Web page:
Research in Cosmology

 

*    Determining the nature of DARK ENERGY

 

The accelerated expansion of our universe, and consequently that it apparently contains a substantial amount of dark energy (DE) are still unexplained. Interpreting and understanding the accelerating universe is arguably one of the major scientific challenges of our times. The challenge can be approached on several levels, from the most practical level: how to interpret the data, through an intermediate level: penomenological models that can be embedded into theories of fundamental physics, to the most profound level: the cosmological constant problem.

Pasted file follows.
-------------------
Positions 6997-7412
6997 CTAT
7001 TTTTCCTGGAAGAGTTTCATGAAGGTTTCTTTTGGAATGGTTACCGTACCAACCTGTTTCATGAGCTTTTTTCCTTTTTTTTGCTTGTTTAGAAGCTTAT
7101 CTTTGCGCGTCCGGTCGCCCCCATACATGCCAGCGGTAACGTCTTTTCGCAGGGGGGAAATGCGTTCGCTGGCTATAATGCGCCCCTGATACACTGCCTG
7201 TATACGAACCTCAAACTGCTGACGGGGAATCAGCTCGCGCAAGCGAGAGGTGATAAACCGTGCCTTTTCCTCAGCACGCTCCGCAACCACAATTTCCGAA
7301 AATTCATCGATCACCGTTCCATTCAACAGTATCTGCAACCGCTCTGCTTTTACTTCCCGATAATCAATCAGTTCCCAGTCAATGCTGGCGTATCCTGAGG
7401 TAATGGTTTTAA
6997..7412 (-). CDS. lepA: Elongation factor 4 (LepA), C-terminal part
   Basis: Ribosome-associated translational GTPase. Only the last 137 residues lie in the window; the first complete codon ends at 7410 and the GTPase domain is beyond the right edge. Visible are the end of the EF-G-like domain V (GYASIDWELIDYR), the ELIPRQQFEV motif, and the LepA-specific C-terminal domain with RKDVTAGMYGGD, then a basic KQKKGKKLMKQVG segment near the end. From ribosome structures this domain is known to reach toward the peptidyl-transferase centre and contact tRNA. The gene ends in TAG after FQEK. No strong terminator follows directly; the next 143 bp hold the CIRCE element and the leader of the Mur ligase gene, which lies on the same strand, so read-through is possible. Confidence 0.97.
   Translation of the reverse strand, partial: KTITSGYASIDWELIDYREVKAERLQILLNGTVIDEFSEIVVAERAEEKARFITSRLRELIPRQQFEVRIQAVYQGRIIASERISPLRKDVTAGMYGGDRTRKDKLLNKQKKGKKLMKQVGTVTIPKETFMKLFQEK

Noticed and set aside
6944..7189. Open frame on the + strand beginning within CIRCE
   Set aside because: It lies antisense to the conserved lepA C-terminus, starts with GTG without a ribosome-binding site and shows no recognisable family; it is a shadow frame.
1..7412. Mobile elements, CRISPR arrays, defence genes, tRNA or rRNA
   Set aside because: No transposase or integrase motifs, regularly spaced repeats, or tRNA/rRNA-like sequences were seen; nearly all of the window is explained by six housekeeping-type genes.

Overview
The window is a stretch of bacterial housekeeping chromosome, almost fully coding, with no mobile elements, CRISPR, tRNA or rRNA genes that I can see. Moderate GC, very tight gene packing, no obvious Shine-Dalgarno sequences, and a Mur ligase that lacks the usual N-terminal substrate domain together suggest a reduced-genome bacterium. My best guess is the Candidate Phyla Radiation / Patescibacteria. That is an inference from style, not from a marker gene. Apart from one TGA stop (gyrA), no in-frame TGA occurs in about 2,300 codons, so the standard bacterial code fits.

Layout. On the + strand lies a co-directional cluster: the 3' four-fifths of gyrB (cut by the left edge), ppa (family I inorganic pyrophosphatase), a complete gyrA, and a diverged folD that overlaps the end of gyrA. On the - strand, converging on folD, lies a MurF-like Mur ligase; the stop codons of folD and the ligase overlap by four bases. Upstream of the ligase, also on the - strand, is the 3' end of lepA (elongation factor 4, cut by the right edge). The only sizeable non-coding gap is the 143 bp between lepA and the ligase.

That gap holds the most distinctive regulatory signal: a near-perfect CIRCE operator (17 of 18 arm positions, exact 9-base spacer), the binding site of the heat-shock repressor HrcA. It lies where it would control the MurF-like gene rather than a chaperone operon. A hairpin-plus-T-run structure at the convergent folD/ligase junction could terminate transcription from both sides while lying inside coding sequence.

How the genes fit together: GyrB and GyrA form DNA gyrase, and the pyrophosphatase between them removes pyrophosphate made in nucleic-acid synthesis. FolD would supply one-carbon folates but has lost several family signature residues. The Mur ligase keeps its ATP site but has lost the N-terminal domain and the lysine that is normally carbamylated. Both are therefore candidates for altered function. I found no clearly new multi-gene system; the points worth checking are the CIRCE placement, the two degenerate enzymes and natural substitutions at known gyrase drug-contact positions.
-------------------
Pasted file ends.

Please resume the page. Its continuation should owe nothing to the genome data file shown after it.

One approach is to assume the "standard model" (SM) of cosmology: Lambda-Cold-Dark-Matter (with additional assumptions), and, until forced to change this assumption by some compelling evidence, use it to interpret the data. The SM is consistent with all the currently available data, and the errors in determining its parameters are about 15%. However, when considering other possibilities for interpreting the data, the errors increase substantially, and several possibilities seem to be as good an explanation as the SM. This means that currently, theoretical assumptions are a large source of error, and as the data becomes better and more abundant, such theoretical assumptions would become the largest source of error. There are good reasons to consider possibilities other than the SM. There is the well known approximate equality of the cold matter and the DE densities, which perhaps could be explained by dynamics, and in general, the possibility of time dependent DE in theories of fundamental physics. Another reason for considering alternatives to the SM is to quantify the amount by which the data supports the SM and determine the "theoretical errors" on the results.